Pubdate: Tue, 11 Nov 2014
Source: San Diego Union Tribune (CA)
Copyright: 2014 Union-Tribune Publishing Co.
Note: Seldom prints LTEs from outside it's circulation area.


Here's an unfortunate but realistic prediction: Six months from now, 
a year at most, Californians will look at a troubling new wave of 
crime and ask, "What happened?" Here's what happened: Last week's 
voter approval of Proposition 47 on top of Gov. Jerry Brown's 
prison-realignment program approved by the Legislature in 2011.

Together, these two public policies will be responsible for the early 
release of thousands of criminals now behind prison bars, including 
some serving life sentences under the state's three-strikes law. 
Thousands more who commit new crimes, and who would have faced prison 
or jail time before Proposition 47, will now continue to walk the streets.

Many of these people will be drug offenders. Prosecutors who 
previously could hold the threat of incarceration over the head of 
drug abusers as a tool to force them into treatment will no longer 
have that tool available. Many more drug abusers who want to get into 
already crowded treatment programs will find it even more difficult 
to find a program that can take them.

Proposition 47 was the well-intentioned idea of former San Diego 
Police Chief Bill Lansdowne and San Francisco District Attorney 
George Gascon. Their argument was that criminals convicted of certain 
nonviolent offenses, particularly drug crimes, belong in treatment 
programs, not prison.

To achieve that, Prop. 47 reduced six categories of nonviolent crimes 
from a felony to a misdemeanor. It provides that criminals now in 
prison for such crimes can petition for immediate release. And it 
says that savings stemming from the reduced state prison population, 
an estimated $100 million to $200 million a year, must be divvied up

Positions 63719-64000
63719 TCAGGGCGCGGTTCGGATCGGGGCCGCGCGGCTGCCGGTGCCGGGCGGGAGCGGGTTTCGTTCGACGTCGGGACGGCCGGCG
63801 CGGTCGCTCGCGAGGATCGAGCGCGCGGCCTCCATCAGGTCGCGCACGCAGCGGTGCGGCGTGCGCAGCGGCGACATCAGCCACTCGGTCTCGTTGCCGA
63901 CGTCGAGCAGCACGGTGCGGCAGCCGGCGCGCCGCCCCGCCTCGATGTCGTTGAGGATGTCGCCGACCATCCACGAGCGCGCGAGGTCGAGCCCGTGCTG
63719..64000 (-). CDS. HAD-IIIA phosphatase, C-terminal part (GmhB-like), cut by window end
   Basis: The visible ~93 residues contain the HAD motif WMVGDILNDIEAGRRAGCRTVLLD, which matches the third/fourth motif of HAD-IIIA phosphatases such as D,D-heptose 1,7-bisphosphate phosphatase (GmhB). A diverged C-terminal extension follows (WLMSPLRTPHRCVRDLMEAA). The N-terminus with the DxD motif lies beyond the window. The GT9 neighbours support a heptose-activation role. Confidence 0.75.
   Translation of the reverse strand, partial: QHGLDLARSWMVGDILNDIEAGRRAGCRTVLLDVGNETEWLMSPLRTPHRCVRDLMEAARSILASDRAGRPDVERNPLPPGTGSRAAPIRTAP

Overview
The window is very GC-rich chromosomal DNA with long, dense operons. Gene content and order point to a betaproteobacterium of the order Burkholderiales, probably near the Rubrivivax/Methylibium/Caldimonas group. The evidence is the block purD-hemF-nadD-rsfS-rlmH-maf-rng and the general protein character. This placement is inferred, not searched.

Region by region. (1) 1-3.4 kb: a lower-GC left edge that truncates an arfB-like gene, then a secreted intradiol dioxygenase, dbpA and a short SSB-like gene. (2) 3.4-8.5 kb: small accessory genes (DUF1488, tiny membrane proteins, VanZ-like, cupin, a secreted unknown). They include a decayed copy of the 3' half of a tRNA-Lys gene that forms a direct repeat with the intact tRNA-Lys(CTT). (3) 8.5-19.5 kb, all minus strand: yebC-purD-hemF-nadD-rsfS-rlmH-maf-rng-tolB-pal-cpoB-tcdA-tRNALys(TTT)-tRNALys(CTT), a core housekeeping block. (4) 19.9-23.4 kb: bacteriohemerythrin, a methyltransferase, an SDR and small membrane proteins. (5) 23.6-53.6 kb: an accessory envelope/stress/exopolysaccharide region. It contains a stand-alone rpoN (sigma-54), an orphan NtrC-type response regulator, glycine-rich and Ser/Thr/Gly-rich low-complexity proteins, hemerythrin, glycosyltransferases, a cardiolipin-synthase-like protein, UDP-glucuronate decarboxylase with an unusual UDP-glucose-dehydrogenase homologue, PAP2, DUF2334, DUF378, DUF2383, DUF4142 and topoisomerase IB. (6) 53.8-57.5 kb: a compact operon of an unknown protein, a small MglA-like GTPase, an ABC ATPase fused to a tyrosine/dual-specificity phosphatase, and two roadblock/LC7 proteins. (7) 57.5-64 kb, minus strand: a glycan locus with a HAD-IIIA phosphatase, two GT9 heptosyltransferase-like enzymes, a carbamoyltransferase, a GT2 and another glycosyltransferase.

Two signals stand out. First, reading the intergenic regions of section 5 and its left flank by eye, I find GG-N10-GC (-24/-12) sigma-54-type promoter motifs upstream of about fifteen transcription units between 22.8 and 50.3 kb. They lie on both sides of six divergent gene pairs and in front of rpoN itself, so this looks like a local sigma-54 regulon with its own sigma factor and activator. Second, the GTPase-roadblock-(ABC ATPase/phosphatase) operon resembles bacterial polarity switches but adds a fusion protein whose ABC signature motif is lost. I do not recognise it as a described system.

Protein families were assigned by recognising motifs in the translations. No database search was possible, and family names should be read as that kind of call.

among mental health and drug abuse programs, school truancy and 
dropout programs and the state crime victims compensation fund.

Sadly, there are many ways that the specifics of the initiative fail 
its good intentions.

Of perhaps most concern is the provision that automatically 
recategorizes the theft of a gun worth less than $950 from a felony 
to a misdemeanor. As current San Diego Police Chief Shelley Zimmerman 
says, nearly all handguns retail for less than $950. "People don't 
steal guns so they can add to their gun collection," she said. "They 
steal guns to commit another crime."

The simple possession of date-rape drugs, previously a felony, is now 
a misdemeanor, potentially undermining laws combating sexual violence.

The money earmarked for mental health and drug treatment programs 
will not materialize for probably a year and, when it does show up, 
it will be a relative pittance for a state the size of California. 
Besides, Prop. 47 does not mandate that drug abusers even seek 
treatment. Addicts who cannot get or do not want treatment tend to 
commit more crimes to get money to buy more drugs.

Police and prosecutors throughout the state are said to be busily 
trying to figure out how to deal with Prop. 47. Wish them luck.
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MAP posted-by: Jay Bergstrom